Some of the executives behind a failed bid for a large commercial development at Virginia Key’s Marine Stadium are now pursuing another ambitious project at PortMiami.
Manuel Alonso-Poch, a lawyer whose contentious past caused friction in the Virginia Key effort, is part of the team pursuing a no-bid lease on the southwest corner of Miami-Dade County’s port to create the $250 million Miami Yacht Harbor complex. Alonso-Poch’s former partners in the Marine Stadium effort, Rene Lacomb and Jean Claude Verite, are the listed officers of Miami Yacht Harbor’s parent company.
Alonso-Poch said Wednesday there’s no link between the Marine Stadium initiative and Miami Yacht Harbor, where he said he is working as a lawyer rather than as an investor.
“It has nothing to do with Marine Stadium,” he said. “Except for the fact that they’re both on the waterfront.”
The port deal is up for a crucial committee vote Thursday, and the sparse details made public describe a substantial entertainment and maritime complex on prime waterfront facing downtown Miami. Documents released Wednesday by the county describe a 400,000-square-foot “Trade Center,” which would include a hotel with 300 rooms and 18 luxury “villas.” Other features include: restaurants, a mega-yacht marina and dry-storage area and 1,000 feet of docks.
Alonso-Poch, Lacomb and Verite were officers in the company Expo-Miami, which was part of a larger consortium pursuing a $121 million maritime complex at Marine Stadium last year. Supported by Gloria Estefan and promising a grand new home for the Miami International Boat Show, the plan imploded late last when political leaders balked at the size. Organizers agreed to pursue something smaller for the area.
Alonso-Poch left the Expo-Miami corporate leadership as the stadium project ran into trouble and some leaders of the Marine Stadium bid said his involvement was an issue. Alonso-Poch had attracted scrutiny for his role as founder of the Academy of Arts & Minds charter school, which paid rent and vendor fees to companies tied to Alonso-Poch.
In the port project, Alonso-Poch said he’s only working as a lawyer for Miami Yacht Harbor. He’s included in a batch of emails released by the office of County Commissioner Bruno Barreiro. He is sponsoring the legislation that would instruct Mayor Carlos Gimenez to negotiate exclusively with Miami Yacht Harbor for a 45-year lease on a nine-acre port site. There would be an option for another 45-year term.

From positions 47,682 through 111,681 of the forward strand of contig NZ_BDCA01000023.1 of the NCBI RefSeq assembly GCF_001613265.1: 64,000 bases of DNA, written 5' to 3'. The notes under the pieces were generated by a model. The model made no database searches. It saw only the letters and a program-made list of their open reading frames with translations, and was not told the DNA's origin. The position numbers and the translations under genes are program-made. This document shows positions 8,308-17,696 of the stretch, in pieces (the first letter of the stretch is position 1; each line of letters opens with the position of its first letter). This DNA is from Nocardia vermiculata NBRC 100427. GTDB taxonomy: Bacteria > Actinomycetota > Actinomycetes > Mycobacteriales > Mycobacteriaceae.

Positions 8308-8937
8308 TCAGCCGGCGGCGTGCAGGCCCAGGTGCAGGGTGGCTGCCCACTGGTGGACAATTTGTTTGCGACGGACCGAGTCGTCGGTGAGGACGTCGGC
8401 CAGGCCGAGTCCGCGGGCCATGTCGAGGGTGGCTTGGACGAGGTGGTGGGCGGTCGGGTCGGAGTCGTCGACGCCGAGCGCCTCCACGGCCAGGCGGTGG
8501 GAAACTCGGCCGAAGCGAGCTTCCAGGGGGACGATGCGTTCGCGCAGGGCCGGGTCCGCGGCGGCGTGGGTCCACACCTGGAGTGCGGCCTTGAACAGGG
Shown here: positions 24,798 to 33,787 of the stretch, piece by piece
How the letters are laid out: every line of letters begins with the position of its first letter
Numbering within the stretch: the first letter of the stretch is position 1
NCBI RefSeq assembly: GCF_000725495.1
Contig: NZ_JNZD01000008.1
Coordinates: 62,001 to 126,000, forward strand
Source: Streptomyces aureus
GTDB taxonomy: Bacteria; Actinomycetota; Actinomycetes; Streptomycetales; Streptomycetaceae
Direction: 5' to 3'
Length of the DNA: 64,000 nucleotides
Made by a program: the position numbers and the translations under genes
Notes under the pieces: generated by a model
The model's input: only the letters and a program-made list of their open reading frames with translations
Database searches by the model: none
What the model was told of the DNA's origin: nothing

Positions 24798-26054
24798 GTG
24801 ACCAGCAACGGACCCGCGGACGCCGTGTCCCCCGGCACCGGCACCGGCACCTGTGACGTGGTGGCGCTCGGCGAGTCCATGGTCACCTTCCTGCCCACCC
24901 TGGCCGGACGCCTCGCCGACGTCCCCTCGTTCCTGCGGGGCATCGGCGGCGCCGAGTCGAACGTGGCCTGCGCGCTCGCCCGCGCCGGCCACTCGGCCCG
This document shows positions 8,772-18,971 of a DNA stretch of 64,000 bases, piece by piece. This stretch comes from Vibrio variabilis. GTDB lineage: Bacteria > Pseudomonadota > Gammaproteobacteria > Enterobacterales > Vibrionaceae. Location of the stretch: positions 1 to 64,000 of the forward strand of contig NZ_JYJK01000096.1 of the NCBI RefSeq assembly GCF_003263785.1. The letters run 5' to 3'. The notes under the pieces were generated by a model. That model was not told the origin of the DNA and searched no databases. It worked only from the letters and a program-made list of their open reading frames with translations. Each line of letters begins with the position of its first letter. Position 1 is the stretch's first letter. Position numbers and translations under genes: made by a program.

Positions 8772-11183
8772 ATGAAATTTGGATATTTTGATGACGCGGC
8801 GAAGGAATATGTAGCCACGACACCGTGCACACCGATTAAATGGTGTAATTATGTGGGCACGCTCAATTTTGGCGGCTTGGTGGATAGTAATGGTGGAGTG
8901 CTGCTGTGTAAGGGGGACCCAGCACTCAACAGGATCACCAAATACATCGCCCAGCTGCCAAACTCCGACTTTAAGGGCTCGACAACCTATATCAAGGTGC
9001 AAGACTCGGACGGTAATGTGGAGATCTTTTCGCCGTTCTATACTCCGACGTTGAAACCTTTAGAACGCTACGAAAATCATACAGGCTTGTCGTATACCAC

On Aug. 21, Alonso emailed Miami Yacht Harbor’s team to complain that county lawyers weren’t accepting legislative language that the group’s lawyers and lobbyists were supplying Barreiro’s office. A Barreiro aide, Marlene Avalo, often forwarded messages from the development group to the assistant county attorneys (ACA) working on the proposed legislation, according to emails released as part of a public-records request.
“The version we sent them last night was totally ignored,” Alonso wrote to Lacomb and others involved in the project. “Please forward our comments to Marlene and let her know that the ACA draft again does not state the Commissioner’s intentions and sets him and us up for failure. The language does not reflect what the Commissioner is directing the Mayor to do...”
In an earlier email, Miami Yacht Harbor lobbyist Opal Jones wrote Avalo on Aug. 12 with “suggested language that you can use to attach to your transmission” to assistant county attorneys Steve Bass and Richard Seavey. It continued: “Mr. Bass and Mr. Seavey: Thanks for all your assistance in getting the attached Resolution finalized. Attached are the final redline and clean versions of the Resolution. The Commissioner greatly appreciates all the work you have done.”
Rather than copy the language as her own, Avalo simply forwarded the email to Bass. “Per our conversation,” she wrote, “please review attached.”
Miami Yacht Harbor wants to take over the lease of an existing port facility, and then negotiate with Gimenez for a new development deal. Gimenez has come out publicly against the request, saying he wants a competitive process for the prime waterfront.
Barreiro, whose district includes the port, said Wednesday he backed the proposal as a way to jump-start the long-delayed effort to bring commercial development to the port’s southwest corner. A 2011 plan outlined a development strategy, and port administrators are counting on real estate revenue to ease a budget crunch brought on by the high debt loads. Other developers are eager to pitch their plans, but Barreiro said there’s value in having a project ready to go.
“If the support is there, the support is there,” Barreiro said.